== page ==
Newsletters | Newsletter Archive





BLOSSOMS What's New? May 2012

   
 
blossoms

May 2012

What's New?

Facebook Twitter

 
 
 

New MIT Lesson Explores the Power of Exponentials
ExponentialsExponentials. Geometric growth. Geometric decay. What do these terms mean? Well, there are formulas. A teacher can present them and students can dutifully memorize them. But this BLOSSOMS video takes an entirely different approach. Three 1st-year MIT doctoral students let their hair down, go in costume and act out various exponential situations. They show dramatically the might of exponentials. One gets incredible growth or decay. But acting out scenes does not mean there is no math. They present all the mathematics that one needs to understand exponentials. Have fun with this one here!

First BLOSSOMS Lesson from Lebanon Examines the Theory behind Social Networking
Social NetworkingMIT BLOSSOMS partners at the American University of Beirut have created a video lesson that introduces students to algorithmic thinking through the use of a popular field in graph theory—social networking. By acting as nodes in a graph (i.e. people in a social network), students will experientially gain an understanding of graph theory terminology and distance in a graph. “Who Do You Know? The Theory Behind Social Networking” was created by Dr. F. Jordan Srour and Dr. George Turklyyah and is available in English.

Two Saudi Lessons Demonstrate Teaching across Disciplines
New VideosResearch has shown that students who learn the inter-relationship of how subjects relate in real-life make more inter-disciplinary connections for deeper learning. Two new lessons from the MIT-Saudi partnership aim to do just that – one relating math to art and the other relating math to the natural world. “Arabesque: Where Art Meets Mathematics” by Dr. Jawad Abuhlail is available in both an Arabic and English-subtitled version. “Why Beehive Honeycombs have a Hexagonal Shape” by Fatma Al-Qatani is also available in both versions.

The MIT Online Science, Technology, and Engineering Community (MOSTEC)
MOSTECMOSTEC is an online education and enrichment program, free of charge to students, that extends from the summer into the winter as students submit their college applications. MOSTEC serves to develop a cohort of students who are equipped to major successfully in technical disciplines. Students are supported by a staff of positive, enthusiastic, and like-minded role models with experience in science and engineering. Read more at: http://web.mit.edu/mostec/about/index.html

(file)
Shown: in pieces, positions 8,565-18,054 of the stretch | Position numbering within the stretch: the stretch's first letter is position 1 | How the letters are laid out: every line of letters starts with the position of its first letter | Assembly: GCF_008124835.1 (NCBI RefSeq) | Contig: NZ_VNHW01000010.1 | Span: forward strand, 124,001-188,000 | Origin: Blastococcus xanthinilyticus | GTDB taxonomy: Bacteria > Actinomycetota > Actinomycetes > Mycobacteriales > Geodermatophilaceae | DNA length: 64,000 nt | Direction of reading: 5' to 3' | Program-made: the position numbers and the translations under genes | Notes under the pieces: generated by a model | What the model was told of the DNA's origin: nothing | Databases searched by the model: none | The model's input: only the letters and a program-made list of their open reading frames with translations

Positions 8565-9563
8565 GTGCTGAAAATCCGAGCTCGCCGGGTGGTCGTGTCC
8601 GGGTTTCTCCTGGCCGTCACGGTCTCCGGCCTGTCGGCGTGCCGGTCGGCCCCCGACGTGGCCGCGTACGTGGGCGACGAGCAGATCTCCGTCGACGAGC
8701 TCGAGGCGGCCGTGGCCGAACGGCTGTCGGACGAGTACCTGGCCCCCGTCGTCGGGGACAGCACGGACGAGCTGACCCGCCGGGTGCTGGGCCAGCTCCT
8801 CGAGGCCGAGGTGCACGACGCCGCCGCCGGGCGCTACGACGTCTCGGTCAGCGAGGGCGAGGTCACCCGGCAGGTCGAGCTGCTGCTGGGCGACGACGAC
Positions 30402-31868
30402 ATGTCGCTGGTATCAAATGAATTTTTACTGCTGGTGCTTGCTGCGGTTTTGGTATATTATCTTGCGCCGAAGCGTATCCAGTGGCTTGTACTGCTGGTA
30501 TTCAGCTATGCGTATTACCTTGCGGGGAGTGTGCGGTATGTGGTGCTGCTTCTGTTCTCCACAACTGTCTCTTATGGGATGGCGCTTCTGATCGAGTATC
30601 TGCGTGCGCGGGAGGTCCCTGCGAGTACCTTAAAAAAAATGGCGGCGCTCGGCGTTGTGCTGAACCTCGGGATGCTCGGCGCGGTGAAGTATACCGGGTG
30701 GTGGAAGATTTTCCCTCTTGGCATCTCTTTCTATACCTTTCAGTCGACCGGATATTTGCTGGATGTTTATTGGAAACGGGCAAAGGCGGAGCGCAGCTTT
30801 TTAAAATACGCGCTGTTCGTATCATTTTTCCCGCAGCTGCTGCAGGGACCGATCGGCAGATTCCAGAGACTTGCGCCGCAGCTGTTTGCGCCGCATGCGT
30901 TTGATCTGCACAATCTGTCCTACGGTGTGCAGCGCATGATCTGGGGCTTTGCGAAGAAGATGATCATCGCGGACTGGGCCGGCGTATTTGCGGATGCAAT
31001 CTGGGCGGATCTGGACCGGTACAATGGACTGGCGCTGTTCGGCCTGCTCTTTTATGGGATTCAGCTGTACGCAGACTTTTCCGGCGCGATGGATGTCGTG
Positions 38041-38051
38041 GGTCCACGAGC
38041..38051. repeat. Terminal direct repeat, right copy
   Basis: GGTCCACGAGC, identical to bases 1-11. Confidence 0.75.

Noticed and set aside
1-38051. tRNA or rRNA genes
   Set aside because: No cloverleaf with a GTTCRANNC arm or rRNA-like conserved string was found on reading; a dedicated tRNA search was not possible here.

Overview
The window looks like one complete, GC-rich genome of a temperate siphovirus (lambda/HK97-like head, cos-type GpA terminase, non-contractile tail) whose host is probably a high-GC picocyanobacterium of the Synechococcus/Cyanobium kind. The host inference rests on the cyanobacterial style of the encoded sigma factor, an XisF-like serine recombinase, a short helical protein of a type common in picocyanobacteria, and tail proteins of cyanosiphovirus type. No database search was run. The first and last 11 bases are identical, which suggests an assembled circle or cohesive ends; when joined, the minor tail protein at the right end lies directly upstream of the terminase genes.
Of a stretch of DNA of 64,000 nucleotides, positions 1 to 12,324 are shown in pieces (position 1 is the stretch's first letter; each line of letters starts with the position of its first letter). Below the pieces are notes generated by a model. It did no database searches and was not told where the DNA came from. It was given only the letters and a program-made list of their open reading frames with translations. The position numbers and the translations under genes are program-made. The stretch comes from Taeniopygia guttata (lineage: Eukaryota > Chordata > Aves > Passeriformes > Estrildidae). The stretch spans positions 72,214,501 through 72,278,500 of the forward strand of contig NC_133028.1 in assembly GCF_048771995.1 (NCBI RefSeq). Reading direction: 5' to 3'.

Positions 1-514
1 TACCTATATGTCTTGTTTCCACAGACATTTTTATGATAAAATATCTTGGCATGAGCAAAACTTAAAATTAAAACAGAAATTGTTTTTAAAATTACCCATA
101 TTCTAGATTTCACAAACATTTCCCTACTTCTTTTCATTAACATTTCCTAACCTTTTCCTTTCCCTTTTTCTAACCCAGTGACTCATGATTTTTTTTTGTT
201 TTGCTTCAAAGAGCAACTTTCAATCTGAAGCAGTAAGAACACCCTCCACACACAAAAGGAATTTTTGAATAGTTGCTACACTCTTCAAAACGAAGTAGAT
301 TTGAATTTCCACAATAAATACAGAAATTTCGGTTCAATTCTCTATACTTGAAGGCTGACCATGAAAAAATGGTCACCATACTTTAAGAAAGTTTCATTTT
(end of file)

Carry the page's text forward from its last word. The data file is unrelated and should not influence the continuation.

Utah Teacher Wins What If ? Contest; Will Make BLOSSOMS Lesson

Mr. David Black of the Walden School of Liberal Arts, Provo, Utah, won the contest for his lesson plan, The Parallax Activity: Measuring the Distances to Nearby Stars, for students in grades 11-12. In August, he will film this as a BLOSSOMS lesson. Read more about the contest.

Watch for These New BLOSSOMS Lessons Coming Soon

Unlocking the Endocrine System
Flower
The Fibonacci Sequence

The Genetic Basis of Inheritance

Meet an MIT BLOSSOMS Video Teacher
Amer JouzAmer Jouz works as a software developer. He has a Bachelor’s degree in Computers and Information Systems from Aleppo University in Syria, specializing in Management Information Systems and Enterprise Resource Planning (ERP) design, development and implementation. He has created and implemented several business information systems. Watch his BLOSSOMS learning video, “Sorting Algorithms”, available in both Arabic and English subtitled versions.
MIT STEM Pals Newsletter

Read the latest STEM Pals newsletter here.

Sign up for this newsletter written by readers committed to strengthening K-12 STEM education.